With spring comes many questions about lawns and gardens, and one of the more common questions is when to start fertilizing lawns and plants.
Before fertilizing, homeowners should know what fertilizer to use and how much to use. The best way to determine this is with a soil test. The results will provide an analysis of which fertilizer to use, how much to use and when to use it. The cost is $8 through the local University of Georgia Extension Service.
Purchasing fertilizer can be a bit confusing. There are many different kinds with different numbers on the bag.
All plants require nutrients to grow and develop properly. Various nutrients affect plants differently and are needed in varying amounts.
Essential nutrients are ones plants have to have to sustain the vigor they need to resist environmental stresses, such as weeds, diseases, insects and other pests.
The 16 essential nutrients are broken into two categories: primary (nitrogen, phosphorus and potassium) and secondary (calcium, magnesium, sulfur, iron and others). The primary nutrients get the most attention because they're required in the greatest amounts. Fertilizers are sold based on their amounts.
These elements help the plant in different ways. The first element is nitrogen. Most people think about nitrogen because it causes plants to turn dark green and put on new growth.
Nitrogen turns plants green because it helps with the plant's photosynthesis process. Nitrogen is very mobile in the soil and will leach or move out of the root zone when excessive water is applied. It can slow down root development.
The second element is phosphorus. Phosphorus is important in root development and flower and fruit set and development. Unlike nitrogen, phosphorus is bound tightly to soil particles and stays in the root zone.
Once the soil levels of phosphorus reach high or very high levels, fertilizers that contain phosphorus are no longer needed. High levels of phosphorus can damage the root system of some plants, such as centipede and St. Augustine grass.
The last number on the fertilizer bag is potassium, which strengthens plants' cell walls. With stronger cell walls, plants can handle diseases, cold weather and drought better. In our soils, potassium leaches out of the soil like nitrogen does, so it has to be replaced.
The best time to fertilize lawns will depend on the soil temperature and the type of grass.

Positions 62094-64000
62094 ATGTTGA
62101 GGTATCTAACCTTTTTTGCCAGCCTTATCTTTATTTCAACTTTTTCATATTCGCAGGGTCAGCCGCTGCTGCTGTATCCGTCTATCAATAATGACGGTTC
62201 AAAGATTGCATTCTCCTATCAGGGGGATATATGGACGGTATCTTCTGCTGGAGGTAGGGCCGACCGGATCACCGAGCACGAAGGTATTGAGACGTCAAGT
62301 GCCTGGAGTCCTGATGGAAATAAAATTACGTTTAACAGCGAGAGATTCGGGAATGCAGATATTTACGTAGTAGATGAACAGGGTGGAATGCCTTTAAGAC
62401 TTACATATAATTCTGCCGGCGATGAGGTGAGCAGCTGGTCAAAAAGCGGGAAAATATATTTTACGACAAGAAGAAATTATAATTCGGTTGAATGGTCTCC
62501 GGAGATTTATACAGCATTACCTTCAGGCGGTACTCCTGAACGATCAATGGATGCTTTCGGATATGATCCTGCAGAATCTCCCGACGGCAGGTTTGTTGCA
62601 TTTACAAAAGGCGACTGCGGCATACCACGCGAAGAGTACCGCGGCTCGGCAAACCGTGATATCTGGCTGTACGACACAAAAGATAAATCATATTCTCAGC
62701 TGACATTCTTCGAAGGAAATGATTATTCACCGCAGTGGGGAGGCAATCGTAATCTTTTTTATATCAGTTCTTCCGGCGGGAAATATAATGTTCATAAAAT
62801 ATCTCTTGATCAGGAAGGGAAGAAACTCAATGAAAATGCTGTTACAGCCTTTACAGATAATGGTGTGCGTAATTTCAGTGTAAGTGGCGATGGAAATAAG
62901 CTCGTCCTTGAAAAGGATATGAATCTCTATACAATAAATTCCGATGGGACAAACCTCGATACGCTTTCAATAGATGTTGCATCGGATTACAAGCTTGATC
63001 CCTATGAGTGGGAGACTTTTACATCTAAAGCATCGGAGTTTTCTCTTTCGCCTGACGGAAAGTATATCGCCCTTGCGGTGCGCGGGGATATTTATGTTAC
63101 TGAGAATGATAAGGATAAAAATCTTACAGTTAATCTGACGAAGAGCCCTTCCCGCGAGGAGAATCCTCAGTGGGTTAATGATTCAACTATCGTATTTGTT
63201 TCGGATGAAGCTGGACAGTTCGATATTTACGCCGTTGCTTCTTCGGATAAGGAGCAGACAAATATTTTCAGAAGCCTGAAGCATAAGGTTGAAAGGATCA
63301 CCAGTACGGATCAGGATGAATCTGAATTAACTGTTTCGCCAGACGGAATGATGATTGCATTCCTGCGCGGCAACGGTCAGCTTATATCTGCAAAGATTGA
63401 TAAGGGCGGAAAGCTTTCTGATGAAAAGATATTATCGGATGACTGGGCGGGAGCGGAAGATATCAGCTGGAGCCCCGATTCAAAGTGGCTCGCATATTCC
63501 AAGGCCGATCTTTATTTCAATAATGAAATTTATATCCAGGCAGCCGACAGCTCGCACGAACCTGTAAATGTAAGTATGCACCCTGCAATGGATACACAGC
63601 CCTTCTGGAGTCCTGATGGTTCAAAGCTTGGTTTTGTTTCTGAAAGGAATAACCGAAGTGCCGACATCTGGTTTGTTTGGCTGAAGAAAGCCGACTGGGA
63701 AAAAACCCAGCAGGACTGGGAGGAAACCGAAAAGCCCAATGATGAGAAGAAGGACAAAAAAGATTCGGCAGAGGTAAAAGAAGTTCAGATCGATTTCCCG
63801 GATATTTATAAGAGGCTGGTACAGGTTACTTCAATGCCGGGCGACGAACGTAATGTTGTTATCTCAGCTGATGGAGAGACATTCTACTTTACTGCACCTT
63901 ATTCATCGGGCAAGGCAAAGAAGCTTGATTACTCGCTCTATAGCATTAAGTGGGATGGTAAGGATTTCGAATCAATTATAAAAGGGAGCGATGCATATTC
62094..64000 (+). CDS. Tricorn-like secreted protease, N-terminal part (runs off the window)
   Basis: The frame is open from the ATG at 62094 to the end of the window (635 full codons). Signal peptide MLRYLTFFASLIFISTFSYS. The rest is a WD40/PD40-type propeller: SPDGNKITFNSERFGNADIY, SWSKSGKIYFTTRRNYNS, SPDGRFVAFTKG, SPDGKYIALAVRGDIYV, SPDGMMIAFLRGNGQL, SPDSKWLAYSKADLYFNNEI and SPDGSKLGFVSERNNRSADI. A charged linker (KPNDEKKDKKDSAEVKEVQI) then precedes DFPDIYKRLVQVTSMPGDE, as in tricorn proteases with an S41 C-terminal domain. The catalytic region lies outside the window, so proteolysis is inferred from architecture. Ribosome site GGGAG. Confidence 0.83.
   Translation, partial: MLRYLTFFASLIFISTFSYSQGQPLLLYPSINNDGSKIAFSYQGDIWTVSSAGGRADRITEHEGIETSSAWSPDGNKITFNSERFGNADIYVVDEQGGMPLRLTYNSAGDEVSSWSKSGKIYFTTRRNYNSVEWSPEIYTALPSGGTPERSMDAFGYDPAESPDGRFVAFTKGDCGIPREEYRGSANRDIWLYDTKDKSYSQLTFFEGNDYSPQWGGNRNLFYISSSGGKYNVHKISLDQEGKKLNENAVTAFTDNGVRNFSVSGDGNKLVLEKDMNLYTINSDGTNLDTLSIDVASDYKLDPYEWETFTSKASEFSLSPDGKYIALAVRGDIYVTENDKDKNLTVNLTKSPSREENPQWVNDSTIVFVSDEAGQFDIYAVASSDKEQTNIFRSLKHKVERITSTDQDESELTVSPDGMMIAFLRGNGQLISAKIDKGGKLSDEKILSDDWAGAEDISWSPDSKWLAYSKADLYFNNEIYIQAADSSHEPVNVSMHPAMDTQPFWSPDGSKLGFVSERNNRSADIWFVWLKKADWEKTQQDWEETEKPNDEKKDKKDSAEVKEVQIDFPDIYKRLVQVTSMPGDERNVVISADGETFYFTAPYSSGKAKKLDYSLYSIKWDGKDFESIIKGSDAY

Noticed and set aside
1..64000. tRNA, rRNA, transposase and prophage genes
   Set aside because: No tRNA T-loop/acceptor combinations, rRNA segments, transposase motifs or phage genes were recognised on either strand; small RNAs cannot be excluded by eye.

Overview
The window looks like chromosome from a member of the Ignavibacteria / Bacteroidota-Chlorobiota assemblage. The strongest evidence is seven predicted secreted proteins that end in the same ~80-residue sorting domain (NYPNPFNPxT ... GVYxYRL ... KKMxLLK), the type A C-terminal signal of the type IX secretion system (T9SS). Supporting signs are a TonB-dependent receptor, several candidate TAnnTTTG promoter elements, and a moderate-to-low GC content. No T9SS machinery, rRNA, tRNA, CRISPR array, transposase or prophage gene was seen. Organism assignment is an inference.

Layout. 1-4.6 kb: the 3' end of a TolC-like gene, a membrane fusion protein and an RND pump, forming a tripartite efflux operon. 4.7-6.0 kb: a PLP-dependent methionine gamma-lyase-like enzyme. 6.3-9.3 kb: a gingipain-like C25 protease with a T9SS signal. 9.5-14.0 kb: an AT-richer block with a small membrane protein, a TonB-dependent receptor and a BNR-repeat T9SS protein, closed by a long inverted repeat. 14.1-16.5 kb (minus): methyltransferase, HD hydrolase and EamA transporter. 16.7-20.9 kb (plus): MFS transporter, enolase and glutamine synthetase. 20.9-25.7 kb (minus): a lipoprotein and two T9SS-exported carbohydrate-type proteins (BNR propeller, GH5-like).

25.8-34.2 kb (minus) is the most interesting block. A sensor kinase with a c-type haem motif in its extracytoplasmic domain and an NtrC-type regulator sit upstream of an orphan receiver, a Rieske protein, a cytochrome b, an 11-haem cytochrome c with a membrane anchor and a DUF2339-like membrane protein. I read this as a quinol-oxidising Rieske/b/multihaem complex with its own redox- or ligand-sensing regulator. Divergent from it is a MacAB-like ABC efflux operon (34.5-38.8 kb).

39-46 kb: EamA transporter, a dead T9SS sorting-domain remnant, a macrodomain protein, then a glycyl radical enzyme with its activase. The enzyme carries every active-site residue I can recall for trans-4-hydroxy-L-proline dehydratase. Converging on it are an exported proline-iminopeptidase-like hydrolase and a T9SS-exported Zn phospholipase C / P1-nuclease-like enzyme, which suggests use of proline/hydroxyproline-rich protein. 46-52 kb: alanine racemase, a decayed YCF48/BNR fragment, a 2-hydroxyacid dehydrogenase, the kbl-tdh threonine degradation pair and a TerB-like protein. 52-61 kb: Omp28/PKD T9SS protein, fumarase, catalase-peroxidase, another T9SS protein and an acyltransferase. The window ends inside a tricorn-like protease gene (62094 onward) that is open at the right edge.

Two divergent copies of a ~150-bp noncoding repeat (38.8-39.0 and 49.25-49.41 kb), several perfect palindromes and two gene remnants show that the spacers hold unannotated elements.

Soil temperature plays an important role in turf growth. Our turfgrass does not reach its full growth rate until the soil temperature at 4 inches reaches 65 degrees for three to four days.
In the winter, our turfgrass loses a portion of its root system and has to add to the root system in the spring. If lawns are fertilized too soon in the spring, it can slow down the growth.
This is especially true in centipede and St. Augustine. If these grasses are fertilized before the soil temperature is 65 degrees, yellow patches can occur in the lawn. These grasses are stressed from the fertilizer and cool soils.
In our area, the soil temperatures reach a constant 65 degrees sometime after the first of May. Last year, it was around mid-May before we reached those soil temperatures.
Bermuda and zoysia grass can be fertilized a little earlier than centipede and St. Augustine. These grasses can be fertilized two weeks after they are completely green in the spring.
For lawns with difficult to control disease problems, potassium levels in the soil should be examined. In numerous lawns, we have been able to reduce the disease levels by increasing the amount of potassium.
This has allowed us to reduce the amount of fungicides being applied. Without a soil sample, I would recommend that using a fertilizer such as 16-4-8 or 15-0-15 to increase the amount of potassium in the soil.
Another aspect to look for is a fertilizer that has slow-release nitrogen in it. Slow-release nitrogen will slowly feed lawns and therefore maintain a more constant color. Also, the slow release will reduce the chance of runoff and leaching.
Charles Phillips is a retired Columbia County Extension Service agent and operates Hort Consulting. He can be reached at firstname.lastname@example.org.
The Columbia County News-Times ©2013. All Rights Reserved.